Textbooks are crucial in classrooms when it comes to developing lesson plans and curriculum for the classroom. They serve as a way for students to learn more about a certain topic in depth and can improve reading comprehension skills. However, as past studies have shown (Grever and van der Vlies), textbooks can be one-sided and leave out stories and perspectives from marginalized groups, such as African Americans and Indigenous peoples. Multiple perspectives in textbooks allow students to use historical consciousness to reflect how these historical events have an impact on modern society. Arizona has been in a unique political position over the past decade. In 2011, the state legislature passed a bill banning ethnic studies to be taught in schools. This was eventually reversed by the Court in 2017. Recently, the Governor signed two bills regarding education, which are improving curriculum on the Holocaust and banning critical race theory from being taught in schools. Because of Arizona’s geographic diversity, textbook content might vary since Arizona holds the most federally recognized tribes and borders Mexico. To analyze those differences, the 15 counties of Arizona are grouped into five regions, and from each region, one textbook will be analyzed. The textbooks will be coded for each racial community, which will be Asian American, Hispanic American, Black American, and Indigenous American. It is concluded that there is a direct relationship between the textbooks chosen and the racial groups that are covered in these books. Counties that had a larger Indigenous population tended to have a textbook that would cover more Indigenous history.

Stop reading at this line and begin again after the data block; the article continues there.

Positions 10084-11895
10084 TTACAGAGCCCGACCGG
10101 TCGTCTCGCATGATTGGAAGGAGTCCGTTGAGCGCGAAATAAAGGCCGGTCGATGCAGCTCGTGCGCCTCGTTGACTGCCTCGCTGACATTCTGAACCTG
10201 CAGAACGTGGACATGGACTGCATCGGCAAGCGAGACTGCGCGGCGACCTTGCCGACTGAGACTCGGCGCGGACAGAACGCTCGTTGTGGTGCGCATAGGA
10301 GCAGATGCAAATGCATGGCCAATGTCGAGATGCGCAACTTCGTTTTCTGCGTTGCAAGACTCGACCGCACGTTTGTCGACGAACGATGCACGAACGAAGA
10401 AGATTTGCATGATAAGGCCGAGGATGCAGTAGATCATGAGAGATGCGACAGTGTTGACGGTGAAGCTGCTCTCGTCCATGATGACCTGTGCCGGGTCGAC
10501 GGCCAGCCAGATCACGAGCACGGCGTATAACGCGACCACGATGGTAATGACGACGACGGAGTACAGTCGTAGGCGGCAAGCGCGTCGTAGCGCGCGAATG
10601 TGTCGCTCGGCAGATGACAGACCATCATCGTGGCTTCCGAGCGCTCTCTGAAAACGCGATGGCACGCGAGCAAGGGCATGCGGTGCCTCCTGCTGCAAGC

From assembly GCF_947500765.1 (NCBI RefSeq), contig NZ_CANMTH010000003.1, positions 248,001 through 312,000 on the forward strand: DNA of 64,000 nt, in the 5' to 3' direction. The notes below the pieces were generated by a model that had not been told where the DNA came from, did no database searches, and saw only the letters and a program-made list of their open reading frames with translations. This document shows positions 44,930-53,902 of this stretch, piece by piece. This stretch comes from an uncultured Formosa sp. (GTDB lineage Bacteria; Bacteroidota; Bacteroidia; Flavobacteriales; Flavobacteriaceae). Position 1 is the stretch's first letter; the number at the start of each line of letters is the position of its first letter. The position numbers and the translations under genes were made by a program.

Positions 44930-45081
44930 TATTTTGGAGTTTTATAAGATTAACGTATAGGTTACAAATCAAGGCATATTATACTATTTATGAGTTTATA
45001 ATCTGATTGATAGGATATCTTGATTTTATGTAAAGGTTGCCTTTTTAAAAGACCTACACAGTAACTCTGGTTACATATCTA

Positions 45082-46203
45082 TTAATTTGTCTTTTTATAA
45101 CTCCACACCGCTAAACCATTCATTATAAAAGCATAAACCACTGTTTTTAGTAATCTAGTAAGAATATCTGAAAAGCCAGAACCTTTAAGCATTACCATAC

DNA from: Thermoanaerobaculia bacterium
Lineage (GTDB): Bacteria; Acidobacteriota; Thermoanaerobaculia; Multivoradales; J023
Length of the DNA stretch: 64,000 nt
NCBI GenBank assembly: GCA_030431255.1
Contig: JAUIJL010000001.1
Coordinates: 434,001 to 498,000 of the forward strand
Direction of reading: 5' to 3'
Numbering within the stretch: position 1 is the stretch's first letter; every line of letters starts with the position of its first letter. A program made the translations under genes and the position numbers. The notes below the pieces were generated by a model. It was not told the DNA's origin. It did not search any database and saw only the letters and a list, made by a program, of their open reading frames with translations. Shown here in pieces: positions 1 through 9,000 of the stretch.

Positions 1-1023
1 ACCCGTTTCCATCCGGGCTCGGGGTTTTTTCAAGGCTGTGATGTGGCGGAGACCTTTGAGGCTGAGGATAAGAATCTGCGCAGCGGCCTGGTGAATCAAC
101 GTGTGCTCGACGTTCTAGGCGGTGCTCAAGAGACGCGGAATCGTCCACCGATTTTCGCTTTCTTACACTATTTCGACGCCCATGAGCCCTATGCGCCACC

- Comprehending the Impact of Arizona Geographic Diversity on Secondary Social Studies Textbooks: A Case Study Investigation of Multicultural Perspectives Present in Textbooks